The rise of anger as a consequence of engaging with all three of the scenarios might be due to negative future prospects on which children in particular do not have a lot of influence as many problems are caused by the generation before them. This is in line with the finding that ascription of responsibility did not change across the activity indicating that the children did not feel more responsible for the state of their local area. A current lack of environmental law enforcement coupled with the limited allocation of resources to sustainable development projects in Palawan may leave children feeling angry. Adding open questions to elaborate more on the reason for and direction of the anger might have provided more insights. Overall, these findings confirm the assumption that emotionally framed scenarios evoke emotions which might work as a catalyst for intentions to engage in sustainable behaviour (Nabi et al., 2018, 2019).
Particular attention should be paid to RQ3, looking at the effects in the consideration of future consequences which is traditionally interpreted as a stable personality trait. One main hurdle for sustainable behaviour change is the lack of an apparent connection between current behaviour and future consequences (Gifford, 2011; Fauré, 2016; Wittmann and Sircova, 2018). We found that engaging with any of the three future scenarios led to a significant increase in consideration of future consequences. Compared to the other effects in which the emotional scenarios were superior, consideration of future consequences significantly increased across all three scenarios. This might indicate that it is the engagement with scenarios of any kind that helps people to establish a closer connection to the future and therefore consider the consequences of their behaviours more. The significant increase of consideration of future consequences across all conditions also indicates that the interpretation of consideration of future consequences as a stable trait might have to be reinterpreted as it can be manipulated by immersing people with future scenarios. Toepoel (2010) argues that consideration of future consequences is subject to slow changes over the course of life, driven by education or significant life events. However, we identified significant changes after only a few hours. We have reason to assume that creative engagement with future scenarios can have similar effects as significant life events. In contrast to significant life events, engagement with future scenarios can be induced in a single experimental setting. This is relevant evidence on the possibility to increase people’s level of consideration of future consequences by co-creating future scenarios. This effect has not been discovered before and might, together with the increased level of perceived behavioural control after engaging with all types of scenarios provide some leverage for the development of effective communication strategies and eventually for sustainable behaviour change.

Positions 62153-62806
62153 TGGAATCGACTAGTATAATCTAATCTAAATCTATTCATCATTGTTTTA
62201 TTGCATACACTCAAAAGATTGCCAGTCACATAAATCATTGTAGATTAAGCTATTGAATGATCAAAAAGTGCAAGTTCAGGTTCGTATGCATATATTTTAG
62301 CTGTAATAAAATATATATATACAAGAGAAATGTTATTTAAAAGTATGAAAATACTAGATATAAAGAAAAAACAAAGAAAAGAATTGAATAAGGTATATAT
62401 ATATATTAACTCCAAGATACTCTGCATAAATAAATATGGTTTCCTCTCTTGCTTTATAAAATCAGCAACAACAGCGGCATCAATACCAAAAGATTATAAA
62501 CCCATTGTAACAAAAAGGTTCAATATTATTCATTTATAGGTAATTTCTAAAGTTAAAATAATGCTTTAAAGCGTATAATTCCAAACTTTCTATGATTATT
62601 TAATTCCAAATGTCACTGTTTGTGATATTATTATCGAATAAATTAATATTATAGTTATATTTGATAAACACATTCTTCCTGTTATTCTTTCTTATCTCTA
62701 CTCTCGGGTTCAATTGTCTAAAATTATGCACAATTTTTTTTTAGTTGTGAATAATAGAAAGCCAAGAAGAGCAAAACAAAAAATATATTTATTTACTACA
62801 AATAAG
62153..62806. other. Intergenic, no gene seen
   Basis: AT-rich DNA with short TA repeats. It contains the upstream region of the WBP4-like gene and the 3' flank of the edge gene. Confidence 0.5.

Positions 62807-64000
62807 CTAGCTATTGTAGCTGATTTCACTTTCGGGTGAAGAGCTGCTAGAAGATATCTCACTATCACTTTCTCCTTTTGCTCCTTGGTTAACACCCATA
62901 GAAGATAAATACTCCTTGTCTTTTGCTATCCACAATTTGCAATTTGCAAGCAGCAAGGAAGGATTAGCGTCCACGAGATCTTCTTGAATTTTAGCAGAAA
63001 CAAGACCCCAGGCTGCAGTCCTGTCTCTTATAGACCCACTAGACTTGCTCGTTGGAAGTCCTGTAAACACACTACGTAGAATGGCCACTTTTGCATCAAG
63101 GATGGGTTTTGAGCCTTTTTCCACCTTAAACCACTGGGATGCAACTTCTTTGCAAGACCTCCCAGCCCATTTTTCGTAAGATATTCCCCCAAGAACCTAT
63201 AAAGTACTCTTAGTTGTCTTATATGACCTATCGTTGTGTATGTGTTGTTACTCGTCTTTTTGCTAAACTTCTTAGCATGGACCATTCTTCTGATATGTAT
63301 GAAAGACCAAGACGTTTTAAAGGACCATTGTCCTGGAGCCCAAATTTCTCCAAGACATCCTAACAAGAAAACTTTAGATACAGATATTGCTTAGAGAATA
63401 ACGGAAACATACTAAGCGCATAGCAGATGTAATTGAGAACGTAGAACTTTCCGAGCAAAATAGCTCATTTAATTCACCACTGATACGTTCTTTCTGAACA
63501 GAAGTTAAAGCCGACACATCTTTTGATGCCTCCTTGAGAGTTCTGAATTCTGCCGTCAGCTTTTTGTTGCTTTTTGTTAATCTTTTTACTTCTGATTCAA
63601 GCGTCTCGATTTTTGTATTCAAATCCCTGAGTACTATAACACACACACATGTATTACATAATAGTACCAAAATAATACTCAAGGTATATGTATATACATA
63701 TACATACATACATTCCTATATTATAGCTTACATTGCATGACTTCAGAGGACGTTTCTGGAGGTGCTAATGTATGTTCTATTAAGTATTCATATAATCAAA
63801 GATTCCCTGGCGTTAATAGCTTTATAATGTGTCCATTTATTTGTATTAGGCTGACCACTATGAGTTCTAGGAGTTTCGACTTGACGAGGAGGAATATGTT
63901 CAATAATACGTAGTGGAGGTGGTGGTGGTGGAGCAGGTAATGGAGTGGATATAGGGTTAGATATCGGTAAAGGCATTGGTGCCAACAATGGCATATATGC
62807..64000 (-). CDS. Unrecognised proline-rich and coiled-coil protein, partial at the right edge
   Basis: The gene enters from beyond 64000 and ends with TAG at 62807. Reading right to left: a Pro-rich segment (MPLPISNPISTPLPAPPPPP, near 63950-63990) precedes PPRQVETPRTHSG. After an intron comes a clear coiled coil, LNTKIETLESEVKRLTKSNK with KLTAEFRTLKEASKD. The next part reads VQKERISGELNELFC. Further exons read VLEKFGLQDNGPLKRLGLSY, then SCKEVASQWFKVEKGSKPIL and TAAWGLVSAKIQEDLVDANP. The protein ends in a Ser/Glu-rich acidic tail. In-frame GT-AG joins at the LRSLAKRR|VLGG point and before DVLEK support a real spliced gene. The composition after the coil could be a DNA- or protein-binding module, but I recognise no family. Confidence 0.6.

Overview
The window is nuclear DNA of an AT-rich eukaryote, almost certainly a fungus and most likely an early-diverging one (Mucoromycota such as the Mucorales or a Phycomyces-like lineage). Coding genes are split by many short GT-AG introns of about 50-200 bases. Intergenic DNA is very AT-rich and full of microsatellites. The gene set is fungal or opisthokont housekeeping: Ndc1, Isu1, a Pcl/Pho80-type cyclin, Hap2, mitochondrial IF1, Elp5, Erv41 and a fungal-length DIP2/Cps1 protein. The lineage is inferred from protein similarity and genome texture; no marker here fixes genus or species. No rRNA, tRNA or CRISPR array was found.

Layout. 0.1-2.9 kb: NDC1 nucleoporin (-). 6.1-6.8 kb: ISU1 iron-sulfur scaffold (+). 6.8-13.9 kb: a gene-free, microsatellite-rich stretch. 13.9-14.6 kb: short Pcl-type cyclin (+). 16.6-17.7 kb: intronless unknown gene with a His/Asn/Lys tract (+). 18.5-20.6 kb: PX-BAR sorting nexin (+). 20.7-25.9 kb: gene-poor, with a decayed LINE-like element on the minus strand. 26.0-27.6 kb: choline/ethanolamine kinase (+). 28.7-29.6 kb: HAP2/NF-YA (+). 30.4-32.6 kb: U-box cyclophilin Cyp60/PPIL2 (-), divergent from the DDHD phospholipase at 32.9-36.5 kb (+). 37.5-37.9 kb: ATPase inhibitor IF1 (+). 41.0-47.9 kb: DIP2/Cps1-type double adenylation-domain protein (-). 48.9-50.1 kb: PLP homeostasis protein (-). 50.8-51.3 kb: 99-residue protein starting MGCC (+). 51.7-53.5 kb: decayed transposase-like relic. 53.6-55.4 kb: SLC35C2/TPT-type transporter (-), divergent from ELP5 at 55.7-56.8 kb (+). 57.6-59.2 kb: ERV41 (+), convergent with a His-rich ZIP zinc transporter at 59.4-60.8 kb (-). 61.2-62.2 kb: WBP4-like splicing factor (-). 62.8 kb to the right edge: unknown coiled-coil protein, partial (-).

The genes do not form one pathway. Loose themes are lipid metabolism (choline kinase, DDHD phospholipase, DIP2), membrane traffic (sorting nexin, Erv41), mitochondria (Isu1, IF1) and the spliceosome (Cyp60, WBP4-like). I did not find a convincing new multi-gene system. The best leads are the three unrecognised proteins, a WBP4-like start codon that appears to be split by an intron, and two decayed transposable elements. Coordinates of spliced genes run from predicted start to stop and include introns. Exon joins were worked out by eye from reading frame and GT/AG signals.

The finding that engaging with the future did not change our participants’ connectedness scores shows that this factor remains stable over time and does not interfere with our results or is affected by our intervention. We also found the effects of our scenarios were independent of the demographic characteristics such as gender, age or education of our participants as well as of how much they enjoyed the activity. Especially as our study design was quasi-experimental, it is important to reaffirm in prospective studies that engagement with the scenarios is the reason for the effects we found. Within the GCRF Blue communities project, this experimental setting has been replicated in locally adapted designs in several other study sites. The data collected is currently being analysed and will complement the present study.